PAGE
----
Elza Mylona, PhD, MBA , co-chaired the Advisory Committee with Mr. Gemeda. As Vice Provost for Faculty Affairs and Institutional Effectiveness and Professor of Internal Medicine, Dr. Mylona led the last two strategic plans for EVMS.
“This one touched people’s hearts,” Dr. Mylona says. “When you touch the heart and the brain connects, it’s exciting and gratifying. It gave us a lot of opportunity to look at how we engage with each other. It also brought our EVMS community together to review, reflect and create a rigorous plan for the future that will ensure that our commitment to health equity and inclusion is cemented and continues to flourish.”
At EVMS since 2015, Dr. Martin acknowledges the institution’s limited resources, but says, “We’ve decided that this is extremely important. We took a deeper dive into looking at our own social fabric. Where do we see weaknesses? Where do we see opportunities? We’re putting real resources toward it.
“I hope the project is seen by our community, our peers and our employees as evidence that we really do care about making progress in this area,” he adds. “Give it a chance. See what happens.”
Student Ray Ramirez believes the plan will put EVMS’ commitment into action. “When I saw all of the different staff, faculty and students in the first meeting,” he says, “it really resonated with me that so many great people at EVMS are willing to use their voices to help such an important cause.”
EVMS Strategic Plan 2020 – 2024: Advancing Health Equity and Inclusion for Community and Academic Impact
In 2019, EVMS came together as a campus community to identify opportunities to foster greater diversity, equity and inclusion in our core mission areas. The result was a road map to ensure that EVMS continues to be a unique academic environment where diversity, equity and inclusion in healthcare are the driving forces to achieve the EVMS mission and advance the community.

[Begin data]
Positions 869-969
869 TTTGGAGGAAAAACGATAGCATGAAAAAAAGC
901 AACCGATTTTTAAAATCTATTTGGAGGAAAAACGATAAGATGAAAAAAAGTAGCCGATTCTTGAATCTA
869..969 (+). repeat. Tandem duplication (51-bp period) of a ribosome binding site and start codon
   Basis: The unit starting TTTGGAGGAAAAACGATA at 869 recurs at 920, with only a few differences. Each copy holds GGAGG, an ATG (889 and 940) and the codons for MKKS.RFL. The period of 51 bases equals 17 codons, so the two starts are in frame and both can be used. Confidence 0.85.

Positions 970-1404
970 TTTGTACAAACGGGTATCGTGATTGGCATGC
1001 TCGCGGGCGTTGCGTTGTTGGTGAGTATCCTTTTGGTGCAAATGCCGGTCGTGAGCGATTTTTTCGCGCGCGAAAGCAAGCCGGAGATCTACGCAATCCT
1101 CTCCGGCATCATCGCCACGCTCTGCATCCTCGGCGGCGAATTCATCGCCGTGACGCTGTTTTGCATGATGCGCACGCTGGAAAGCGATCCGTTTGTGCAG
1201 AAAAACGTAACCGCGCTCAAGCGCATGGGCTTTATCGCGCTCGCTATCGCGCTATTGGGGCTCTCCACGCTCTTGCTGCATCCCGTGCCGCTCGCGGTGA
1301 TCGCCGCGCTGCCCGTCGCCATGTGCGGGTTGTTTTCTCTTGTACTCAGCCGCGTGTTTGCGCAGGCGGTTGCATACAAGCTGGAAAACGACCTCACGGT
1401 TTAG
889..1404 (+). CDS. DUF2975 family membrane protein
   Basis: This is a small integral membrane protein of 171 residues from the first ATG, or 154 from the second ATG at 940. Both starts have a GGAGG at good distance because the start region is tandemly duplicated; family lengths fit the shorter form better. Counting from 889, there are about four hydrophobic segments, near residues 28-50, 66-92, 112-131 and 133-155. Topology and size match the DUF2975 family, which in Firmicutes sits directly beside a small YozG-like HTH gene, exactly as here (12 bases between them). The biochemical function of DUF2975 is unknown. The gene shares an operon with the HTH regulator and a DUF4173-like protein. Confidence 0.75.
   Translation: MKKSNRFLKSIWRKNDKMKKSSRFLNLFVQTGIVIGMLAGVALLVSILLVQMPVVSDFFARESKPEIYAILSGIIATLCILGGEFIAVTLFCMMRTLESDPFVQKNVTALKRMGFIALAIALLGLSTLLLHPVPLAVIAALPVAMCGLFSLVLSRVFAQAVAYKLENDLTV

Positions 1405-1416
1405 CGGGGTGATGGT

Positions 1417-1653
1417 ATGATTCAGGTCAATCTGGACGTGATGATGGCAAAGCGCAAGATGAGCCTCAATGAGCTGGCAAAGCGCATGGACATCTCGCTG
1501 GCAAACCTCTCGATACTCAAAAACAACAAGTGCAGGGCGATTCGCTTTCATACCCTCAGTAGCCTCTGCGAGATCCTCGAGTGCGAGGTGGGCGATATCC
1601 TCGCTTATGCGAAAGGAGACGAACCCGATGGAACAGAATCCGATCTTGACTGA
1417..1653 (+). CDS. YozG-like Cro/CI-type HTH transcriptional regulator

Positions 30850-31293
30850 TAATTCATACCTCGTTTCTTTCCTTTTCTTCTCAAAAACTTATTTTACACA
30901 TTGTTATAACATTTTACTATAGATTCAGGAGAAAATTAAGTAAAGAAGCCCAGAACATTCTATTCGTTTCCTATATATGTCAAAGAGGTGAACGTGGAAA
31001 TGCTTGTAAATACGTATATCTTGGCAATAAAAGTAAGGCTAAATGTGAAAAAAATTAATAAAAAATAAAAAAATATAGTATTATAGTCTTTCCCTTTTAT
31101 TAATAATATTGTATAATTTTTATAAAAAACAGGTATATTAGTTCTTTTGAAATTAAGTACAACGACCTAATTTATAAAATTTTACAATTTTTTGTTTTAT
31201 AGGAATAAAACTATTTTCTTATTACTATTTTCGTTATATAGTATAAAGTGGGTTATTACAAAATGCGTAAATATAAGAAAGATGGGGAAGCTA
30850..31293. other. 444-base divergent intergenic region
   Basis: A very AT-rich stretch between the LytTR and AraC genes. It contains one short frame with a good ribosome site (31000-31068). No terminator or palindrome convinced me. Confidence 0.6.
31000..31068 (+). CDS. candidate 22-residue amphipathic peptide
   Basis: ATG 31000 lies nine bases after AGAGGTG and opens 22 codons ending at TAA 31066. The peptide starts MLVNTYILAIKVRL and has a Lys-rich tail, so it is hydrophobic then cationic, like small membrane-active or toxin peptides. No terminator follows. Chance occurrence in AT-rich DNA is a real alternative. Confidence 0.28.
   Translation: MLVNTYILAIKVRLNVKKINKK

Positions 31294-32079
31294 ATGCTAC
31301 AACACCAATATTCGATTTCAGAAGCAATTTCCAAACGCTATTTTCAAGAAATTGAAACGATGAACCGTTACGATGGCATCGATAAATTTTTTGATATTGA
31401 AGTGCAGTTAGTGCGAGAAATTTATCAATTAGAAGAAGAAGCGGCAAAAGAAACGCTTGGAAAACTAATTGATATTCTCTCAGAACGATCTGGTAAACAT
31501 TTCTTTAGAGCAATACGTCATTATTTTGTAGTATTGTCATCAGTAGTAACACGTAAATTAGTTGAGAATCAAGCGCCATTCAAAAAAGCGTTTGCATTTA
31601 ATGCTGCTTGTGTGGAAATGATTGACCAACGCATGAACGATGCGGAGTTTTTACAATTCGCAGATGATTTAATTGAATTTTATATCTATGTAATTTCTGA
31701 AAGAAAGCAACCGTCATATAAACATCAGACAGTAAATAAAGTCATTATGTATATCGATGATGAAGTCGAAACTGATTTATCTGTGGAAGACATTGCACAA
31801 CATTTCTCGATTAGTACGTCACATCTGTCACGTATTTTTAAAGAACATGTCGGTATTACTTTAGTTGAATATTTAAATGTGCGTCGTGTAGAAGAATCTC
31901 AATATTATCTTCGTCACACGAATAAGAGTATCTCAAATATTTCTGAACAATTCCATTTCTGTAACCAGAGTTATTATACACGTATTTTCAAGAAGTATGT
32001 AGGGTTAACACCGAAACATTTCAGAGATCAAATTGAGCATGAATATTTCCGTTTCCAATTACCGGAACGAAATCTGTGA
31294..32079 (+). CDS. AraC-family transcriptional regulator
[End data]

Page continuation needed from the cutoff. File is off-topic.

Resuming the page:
Below are the plan’s five strategic priorities. A continuous quality improvement will be implemented to guide decision-making for the first three years and beyond.
- Provide Enriched Training and Assessment for Access and Success
- Foster and Maintain a Diverse Workforce and Learner Population
- Strengthen Community Engagement and Health Equity
- Enhance Health Equity Research and Clinical Services Delivery
- Benchmark for Excellence
EVMS Diversity and Inclusion Timeline
Below is a sampling of programs and initiatives put in place since 2012 to address diversity, inclusion and health equity at EVMS.
January 2012: Richard V. Homan, MD, hired. Dr. Homan identified the need to create Diversity and Inclusion office.
February 2013: Dr. Homan recruited Mekbib Gemeda, MA, from New York University to serve as the first Vice President of Diversity and Inclusion at EVMS.
Summer 2013: EVMS Diversity Statement developed and implemented. Holistic Review Admissions Process and campus-wide implicit bias training implemented.
Fall 2014: Mentoring program launched to match underrepresented minority high-school students from the Maury High School medical program with minority medical students at EVMS.
Fall 2016: Social determinants of health integrated into MD student curriculum. Students engage from the first day they arrive. Community-engaged learning formalized as part of the MD curriculum to bring students face-to-face with diverse area residents to enrich their learning opportunities.
Summer 2018: EVMS/NRHA Youth Engagement Program, a mentoring and development program for youth in Norfolk public housing, established.
Fall 2018: Pipeline K-12 initiatives expanded to work with the 200+ Black Men to expose African American male high-school students and their parents to health professions careers.
March 2019: EVMS received the 2019 Institutional Excellence Award from the National Association of Diversity Officers in Higher Education.
April 2019: Dr. Homan launched the process to create Strategic Plan for Advancing Health Equity and Inclusion for Community and Academic Impact.
Summer 2019: In partnership with Portsmouth Public Schools, EVMS hosted a summer educational experience for 20 high school students interested in pursuing a career in medicine or health professions.